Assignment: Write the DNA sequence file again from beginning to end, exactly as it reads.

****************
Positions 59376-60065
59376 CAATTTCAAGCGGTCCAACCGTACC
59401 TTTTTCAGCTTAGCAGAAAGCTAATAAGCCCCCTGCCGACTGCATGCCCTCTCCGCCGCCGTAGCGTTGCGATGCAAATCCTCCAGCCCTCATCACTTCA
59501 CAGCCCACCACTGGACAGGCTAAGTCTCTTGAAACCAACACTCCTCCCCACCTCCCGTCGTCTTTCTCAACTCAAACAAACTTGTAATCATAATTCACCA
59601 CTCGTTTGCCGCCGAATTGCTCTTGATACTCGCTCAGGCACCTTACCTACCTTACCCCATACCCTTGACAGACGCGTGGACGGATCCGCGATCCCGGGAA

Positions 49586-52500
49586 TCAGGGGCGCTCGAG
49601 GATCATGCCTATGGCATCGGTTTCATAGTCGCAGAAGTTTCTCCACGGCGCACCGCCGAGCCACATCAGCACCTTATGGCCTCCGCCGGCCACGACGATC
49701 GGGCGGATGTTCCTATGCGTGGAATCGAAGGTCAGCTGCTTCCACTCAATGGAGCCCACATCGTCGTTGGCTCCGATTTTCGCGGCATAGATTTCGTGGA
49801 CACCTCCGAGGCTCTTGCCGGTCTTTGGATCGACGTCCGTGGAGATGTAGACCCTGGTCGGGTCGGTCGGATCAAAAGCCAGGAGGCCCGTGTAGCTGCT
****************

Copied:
Positions 59376-60065
59376 CAATTTCAAGCGGTCCAACCGTACC
59401 TTTTTCAGCTTAGCAGAAAGCTAATAAGCCCCCTGCCGACTGCATGCCCTCTCCGCCGCCGTAGCGTTGCGATGCAAATCCTCCAGCCCTCATCACTTCA
59501 CAGCCCACCACTGGACAGGCTAAGTCTCTTGAAACCAACACTCCTCCCCACCTCCCGTCGTCTTTCTCAACTCAAACAAACTTGTAATCATAATTCACCA
59601 CTCGTTTGCCGCCGAATTGCTCTTGATACTCGCTCAGGCACCTTACCTACCTTACCCCATACCCTTGACAGACGCGTGGACGGATCCGCGATCCCGGGAA

Positions 49586-52500
49586 TCAGGGGCGCTCGAG
49601 GATCATGCCTATGGCATCGGTTTCATAGTCGCAGAAGTTTCTCCACGGCGCACCGCCGAGCCACATCAGCACCTTATGGCCTCCGCCGGCCACGACGATC
49701 GGGCGGATGTTCCTATGCGTGGAATCGAAGGTCAGCTGCTTCCACTCAATGGAGCCCACATCGTCGTTGGCTCCGATTTTCGCGGCATAGATTTCGTGGA
49801 CACCTCCGAGGCTCTTGCCGGTCTTTGGATCGACGTCCGTGGAGATGTAGACCCTGGTCGGGTCGGTCGGATCAAAAGCCAGGAGGCCCGTGTAGCTGCT